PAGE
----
Voser said he still believes Shell’s remaining $24 billion investment in U.S. shale gas and tight oil will “be a success story for Shell.” Three-quarters of that investment is devoted to natural gas from shale. But, Voser added that the potential for natural gas and oil from shale elsewhere in the world has been “a little bit overhyped” citing concerns specifically about Europe.

Now, because this rhetoric is coming from an oil industry CEO, we can assume that he is walking the line between saying things which will get him removed from the invitation lists of his fellow oil executives’ cocktail parties–things otherwise known as the awful truth–and misrepresenting the facts to shareholders, which would get him into trouble in other ways.

But abandoning the gas-to-liquids plant speaks much more loudly than Voser’s actual remarks. It means Voser expects that natural gas prices simply won’t stay low long enough to make such a huge investment pay off. And, that means that he doesn’t believe the hype about an ongoing glut of U.S. natural gas.

So, Voser directs Shell to abandon a gas-to-liquids plant, the profitability of which would be destroyed by high prices for the natural gas which the plant must purchase. At the same time, he has Shell retain most of its shale gas wells, a move which only makes sense if he expects U.S. natural gas prices to go higher. And, those prices will only go higher if there is increased demand or reduced supply, or a combination of both.

It’s not hard to figure out the meaning of what Peter Voser is doing. But it is understandably difficult to shut out the constant din of abundance stories sponsored by the industry and its well-financed public relations machine–that is, until you understand that it’s not what the industry says that’s important, but what it actually does.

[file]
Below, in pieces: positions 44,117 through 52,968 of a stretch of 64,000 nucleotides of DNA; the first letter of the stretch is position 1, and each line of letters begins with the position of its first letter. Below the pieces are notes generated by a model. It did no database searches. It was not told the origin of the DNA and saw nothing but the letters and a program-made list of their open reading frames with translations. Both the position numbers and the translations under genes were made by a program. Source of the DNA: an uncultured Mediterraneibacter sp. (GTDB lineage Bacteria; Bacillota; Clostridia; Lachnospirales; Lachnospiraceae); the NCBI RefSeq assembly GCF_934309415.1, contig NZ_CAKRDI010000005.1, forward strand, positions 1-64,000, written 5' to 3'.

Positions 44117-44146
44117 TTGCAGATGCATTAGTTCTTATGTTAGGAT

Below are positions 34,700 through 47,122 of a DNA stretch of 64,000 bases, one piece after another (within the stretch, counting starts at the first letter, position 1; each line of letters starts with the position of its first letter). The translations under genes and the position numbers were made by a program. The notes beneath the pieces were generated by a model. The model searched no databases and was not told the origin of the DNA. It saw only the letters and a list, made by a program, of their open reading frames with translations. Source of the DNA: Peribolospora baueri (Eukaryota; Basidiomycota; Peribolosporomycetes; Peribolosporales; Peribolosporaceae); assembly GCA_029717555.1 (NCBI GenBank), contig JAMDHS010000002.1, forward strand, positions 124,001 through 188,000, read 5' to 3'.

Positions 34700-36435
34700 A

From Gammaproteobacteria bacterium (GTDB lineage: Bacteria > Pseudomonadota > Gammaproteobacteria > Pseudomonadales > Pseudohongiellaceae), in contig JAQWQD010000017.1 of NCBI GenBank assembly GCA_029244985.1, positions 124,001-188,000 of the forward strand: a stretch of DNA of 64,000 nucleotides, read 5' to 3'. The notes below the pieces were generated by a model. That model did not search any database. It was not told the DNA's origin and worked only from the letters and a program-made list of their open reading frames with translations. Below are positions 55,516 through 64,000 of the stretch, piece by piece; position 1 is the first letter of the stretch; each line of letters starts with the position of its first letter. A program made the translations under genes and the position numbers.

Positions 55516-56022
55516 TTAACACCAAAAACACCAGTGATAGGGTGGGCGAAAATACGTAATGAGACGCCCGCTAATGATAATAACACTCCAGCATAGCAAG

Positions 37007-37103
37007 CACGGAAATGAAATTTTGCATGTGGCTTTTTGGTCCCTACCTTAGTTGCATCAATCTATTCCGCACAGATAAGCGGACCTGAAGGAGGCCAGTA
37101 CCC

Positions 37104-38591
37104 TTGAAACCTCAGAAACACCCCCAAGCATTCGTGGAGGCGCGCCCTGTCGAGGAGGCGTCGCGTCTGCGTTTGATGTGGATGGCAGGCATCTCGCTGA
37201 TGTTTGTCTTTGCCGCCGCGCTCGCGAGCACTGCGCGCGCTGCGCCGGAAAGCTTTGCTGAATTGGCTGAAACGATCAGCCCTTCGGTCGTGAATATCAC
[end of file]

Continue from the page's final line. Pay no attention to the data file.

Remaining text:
Jim Prentice sees urgency in grabbing LNG markets – Business – CBC News

Jim Prentice sees urgency in grabbing LNG markets – Business – CBC News.

There is a currently a window of opportunity open for Canada to set up shipping of natural gas to Asia, says former federal industry minister Jim Prentice, but it will have to move quickly to stay abreast of U.S. competition.

Prentice, now a vice-president at CIBC, says there is some urgency for Canada to adjust to the new reality of the North American energy market, in which the U.S. is a major producer.

“We’ve gone from being a comfortable natural gas producer to the U.S., to now competing with the U.S.,” he in an interview with CBC’s Lang & O’Leary Exchange.

“The changes that have driven all this, the technological changes have taken place so quickly, I think it caught people off guard,” he said.

There is now considered to be a glut of natural gas production in North America because of new technology that allows the capture of shale gas.

‘We are going from being a continental energy producer to being a global energy player. And in order to do that we have to secure market access’– Jim Prentice

Canada US Business 20121119Former Conservative federal cabinet minister Jim Prentice says Canada has a ‘window of opportunity’ on shipping natural gas to Asia. (Fred Chartrand/Canadian Press)

There are severalproposals for liquefied natural gas terminals to export from British Columbia to markets in China, Japan and India, but nothing is near being realized.

Prentice acknowledged that the projects require multi-billion-dollar financial commitments, but says Canada risks losing out to the U.S., which has moved faster on buiiding natural gas shipping terminals.